Engineering creativity: Celebrating loose parts play for all ages
Engineering creativity in loose parts play involves open-ended and easily manipulated materials that children can use to construct, deconstruct and transport, both to support them in developing working theories of the physical world and to augment their social and imaginative play.
Since Simon Nicholson first formally described this natural aspect of children’s play in 1971, understandings of loose parts play have widened and diversified. In contemporary research, it is considered to be completely without boundaries and mix easily with other kinds of learning.
This webcast will examine many practical examples of loose parts play using materials that are recovered, upcycled or drawn from nature. These include opportunities for loose parts play in infant and toddler spaces and in symbolic and imaginative play.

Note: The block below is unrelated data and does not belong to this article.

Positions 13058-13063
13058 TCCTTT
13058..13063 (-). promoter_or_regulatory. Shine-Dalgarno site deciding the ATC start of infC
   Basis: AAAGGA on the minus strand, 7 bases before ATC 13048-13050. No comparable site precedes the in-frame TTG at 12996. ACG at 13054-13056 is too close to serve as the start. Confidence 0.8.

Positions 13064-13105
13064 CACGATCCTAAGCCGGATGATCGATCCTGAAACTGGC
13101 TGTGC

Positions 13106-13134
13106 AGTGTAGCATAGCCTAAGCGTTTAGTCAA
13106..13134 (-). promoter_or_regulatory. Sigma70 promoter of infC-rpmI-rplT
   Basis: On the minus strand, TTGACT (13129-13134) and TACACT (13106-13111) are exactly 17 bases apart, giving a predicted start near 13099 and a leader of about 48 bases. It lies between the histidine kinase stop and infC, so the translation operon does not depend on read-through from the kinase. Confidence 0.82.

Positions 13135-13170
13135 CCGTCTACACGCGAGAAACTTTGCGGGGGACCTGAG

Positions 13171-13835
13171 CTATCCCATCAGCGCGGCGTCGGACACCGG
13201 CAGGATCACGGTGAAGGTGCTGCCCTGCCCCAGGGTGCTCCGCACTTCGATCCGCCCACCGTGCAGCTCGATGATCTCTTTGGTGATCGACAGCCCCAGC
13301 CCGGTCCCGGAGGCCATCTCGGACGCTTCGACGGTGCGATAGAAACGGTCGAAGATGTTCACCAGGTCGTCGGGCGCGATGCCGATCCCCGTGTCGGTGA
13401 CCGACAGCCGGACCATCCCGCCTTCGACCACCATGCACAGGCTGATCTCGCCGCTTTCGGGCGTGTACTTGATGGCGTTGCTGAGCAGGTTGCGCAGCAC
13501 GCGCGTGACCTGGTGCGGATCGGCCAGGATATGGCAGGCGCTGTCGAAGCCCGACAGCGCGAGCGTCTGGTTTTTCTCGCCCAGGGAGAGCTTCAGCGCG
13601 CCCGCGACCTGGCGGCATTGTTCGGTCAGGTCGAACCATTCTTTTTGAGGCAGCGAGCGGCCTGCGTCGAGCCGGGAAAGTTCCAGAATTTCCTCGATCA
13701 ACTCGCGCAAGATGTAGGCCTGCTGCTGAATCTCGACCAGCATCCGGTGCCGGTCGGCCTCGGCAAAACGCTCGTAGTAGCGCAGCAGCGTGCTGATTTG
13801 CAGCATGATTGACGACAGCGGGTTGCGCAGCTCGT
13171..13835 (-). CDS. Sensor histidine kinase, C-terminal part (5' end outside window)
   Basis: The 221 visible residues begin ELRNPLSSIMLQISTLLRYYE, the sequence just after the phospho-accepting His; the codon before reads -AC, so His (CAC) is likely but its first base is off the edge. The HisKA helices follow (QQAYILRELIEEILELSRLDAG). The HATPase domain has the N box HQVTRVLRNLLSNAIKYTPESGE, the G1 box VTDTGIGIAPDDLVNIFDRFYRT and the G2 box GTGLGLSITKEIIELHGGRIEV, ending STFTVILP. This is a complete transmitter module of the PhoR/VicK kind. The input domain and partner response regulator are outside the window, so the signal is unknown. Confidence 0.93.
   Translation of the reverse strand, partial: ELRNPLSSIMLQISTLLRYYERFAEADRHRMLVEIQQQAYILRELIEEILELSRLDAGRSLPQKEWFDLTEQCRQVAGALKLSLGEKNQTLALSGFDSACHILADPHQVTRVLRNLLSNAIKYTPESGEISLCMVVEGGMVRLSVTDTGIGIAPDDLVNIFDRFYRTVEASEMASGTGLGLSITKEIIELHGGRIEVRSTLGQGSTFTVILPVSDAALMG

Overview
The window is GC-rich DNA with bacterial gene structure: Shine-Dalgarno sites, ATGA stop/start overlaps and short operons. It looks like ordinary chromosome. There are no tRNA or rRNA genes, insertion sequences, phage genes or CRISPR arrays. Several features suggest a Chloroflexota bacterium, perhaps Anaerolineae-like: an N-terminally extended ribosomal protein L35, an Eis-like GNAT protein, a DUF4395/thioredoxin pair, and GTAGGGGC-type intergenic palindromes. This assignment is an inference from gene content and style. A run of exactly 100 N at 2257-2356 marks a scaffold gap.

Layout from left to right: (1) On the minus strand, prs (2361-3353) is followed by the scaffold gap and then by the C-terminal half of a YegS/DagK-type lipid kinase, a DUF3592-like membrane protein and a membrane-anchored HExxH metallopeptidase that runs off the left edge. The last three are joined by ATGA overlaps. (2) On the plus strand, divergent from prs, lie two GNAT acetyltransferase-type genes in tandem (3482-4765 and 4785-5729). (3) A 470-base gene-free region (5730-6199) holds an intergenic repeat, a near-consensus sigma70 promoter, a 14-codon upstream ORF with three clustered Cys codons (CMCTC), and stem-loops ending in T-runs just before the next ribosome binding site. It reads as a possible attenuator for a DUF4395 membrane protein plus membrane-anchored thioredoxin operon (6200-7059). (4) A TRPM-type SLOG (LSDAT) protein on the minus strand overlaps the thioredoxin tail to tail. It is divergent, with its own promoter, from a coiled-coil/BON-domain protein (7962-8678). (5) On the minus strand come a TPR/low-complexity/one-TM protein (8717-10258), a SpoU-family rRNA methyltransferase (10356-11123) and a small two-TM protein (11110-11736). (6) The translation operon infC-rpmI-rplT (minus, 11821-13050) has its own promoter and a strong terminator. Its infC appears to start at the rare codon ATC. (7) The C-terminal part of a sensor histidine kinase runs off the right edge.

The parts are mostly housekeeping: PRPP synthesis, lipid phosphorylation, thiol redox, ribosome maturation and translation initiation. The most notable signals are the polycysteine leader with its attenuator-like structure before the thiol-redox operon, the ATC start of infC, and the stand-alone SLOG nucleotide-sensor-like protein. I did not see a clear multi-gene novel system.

Special emphasis will be placed on provisions that are environmentally responsible, encourage co-operation and problem-solving, and are cheap as chips!
In this course, you will:
- Consider the notion of loose parts play.
- Examine practical instances of loose parts play.
- Consider loose parts play with young infants through to school-age children.
- View both Australian and international perspectives and practical implementation of loose parts play.
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Robin Christie is an experienced early childhood teacher and art school dropout, which turned out to be a pretty good combination for his current role as a designer of functional, beautiful and empowering learning spaces for young children.
Robin is passionate about creativity in the early years, the importance of positive, risk-taking play and encouraging more men to become early childhood educators.
He is currently in the middle of living happily ever after with his best friend Toni on 10 acres on the edge of Wellington, Aotearoa New Zealand.